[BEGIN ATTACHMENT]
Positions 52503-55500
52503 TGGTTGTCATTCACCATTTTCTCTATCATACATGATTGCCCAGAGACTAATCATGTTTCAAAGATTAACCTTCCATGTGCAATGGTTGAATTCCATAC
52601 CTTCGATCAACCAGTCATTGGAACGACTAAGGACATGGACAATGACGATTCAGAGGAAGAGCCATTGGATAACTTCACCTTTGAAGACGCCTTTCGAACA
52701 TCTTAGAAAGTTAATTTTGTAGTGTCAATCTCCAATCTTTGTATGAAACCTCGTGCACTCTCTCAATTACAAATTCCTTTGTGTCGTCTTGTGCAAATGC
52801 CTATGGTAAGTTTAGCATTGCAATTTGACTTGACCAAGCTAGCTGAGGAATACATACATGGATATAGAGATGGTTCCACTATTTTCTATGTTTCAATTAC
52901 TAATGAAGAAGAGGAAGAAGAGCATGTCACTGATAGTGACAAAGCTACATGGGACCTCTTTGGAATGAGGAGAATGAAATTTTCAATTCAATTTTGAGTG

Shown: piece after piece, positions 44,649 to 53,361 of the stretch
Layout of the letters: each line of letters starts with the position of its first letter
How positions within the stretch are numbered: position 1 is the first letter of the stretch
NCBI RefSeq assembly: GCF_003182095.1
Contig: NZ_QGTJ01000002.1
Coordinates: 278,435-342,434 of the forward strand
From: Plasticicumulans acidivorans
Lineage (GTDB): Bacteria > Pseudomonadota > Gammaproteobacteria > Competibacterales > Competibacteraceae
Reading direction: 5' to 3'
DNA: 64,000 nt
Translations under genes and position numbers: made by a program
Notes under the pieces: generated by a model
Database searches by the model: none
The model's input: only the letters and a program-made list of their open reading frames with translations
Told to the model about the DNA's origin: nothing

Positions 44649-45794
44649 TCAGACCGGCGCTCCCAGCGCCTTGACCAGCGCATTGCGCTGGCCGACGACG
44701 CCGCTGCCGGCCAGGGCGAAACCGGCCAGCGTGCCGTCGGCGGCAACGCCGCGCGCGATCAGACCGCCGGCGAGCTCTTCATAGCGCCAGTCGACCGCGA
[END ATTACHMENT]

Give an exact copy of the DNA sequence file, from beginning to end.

Positions 52503-55500
52503 TGGTTGTCATTCACCATTTTCTCTATCATACATGATTGCCCAGAGACTAATCATGTTTCAAAGATTAACCTTCCATGTGCAATGGTTGAATTCCATAC
52601 CTTCGATCAACCAGTCATTGGAACGACTAAGGACATGGACAATGACGATTCAGAGGAAGAGCCATTGGATAACTTCACCTTTGAAGACGCCTTTCGAACA
52701 TCTTAGAAAGTTAATTTTGTAGTGTCAATCTCCAATCTTTGTATGAAACCTCGTGCACTCTCTCAATTACAAATTCCTTTGTGTCGTCTTGTGCAAATGC
52801 CTATGGTAAGTTTAGCATTGCAATTTGACTTGACCAAGCTAGCTGAGGAATACATACATGGATATAGAGATGGTTCCACTATTTTCTATGTTTCAATTAC
52901 TAATGAAGAAGAGGAAGAAGAGCATGTCACTGATAGTGACAAAGCTACATGGGACCTCTTTGGAATGAGGAGAATGAAATTTTCAATTCAATTTTGAGTG

Shown: piece after piece, positions 44,649 to 53,361 of the stretch
Layout of the letters: each line of letters starts with the position of its first letter
How positions within the stretch are numbered: position 1 is the first letter of the stretch
NCBI RefSeq assembly: GCF_003182095.1
Contig: NZ_QGTJ01000002.1
Coordinates: 278,435-342,434 of the forward strand
From: Plasticicumulans acidivorans
Lineage (GTDB): Bacteria > Pseudomonadota > Gammaproteobacteria > Competibacterales > Competibacteraceae
Reading direction: 5' to 3'
DNA: 64,000 nt
Translations under genes and position numbers: made by a program
Notes under the pieces: generated by a model
Database searches by the model: none
The model's input: only the letters and a program-made list of their open reading frames with translations
Told to the model about the DNA's origin: nothing

Positions 44649-45794
44649 TCAGACCGGCGCTCCCAGCGCCTTGACCAGCGCATTGCGCTGGCCGACGACG
44701 CCGCTGCCGGCCAGGGCGAAACCGGCCAGCGTGCCGTCGGCGGCAACGCCGCGCGCGATCAGACCGCCGGCGAGCTCTTCATAGCGCCAGTCGACCGCGA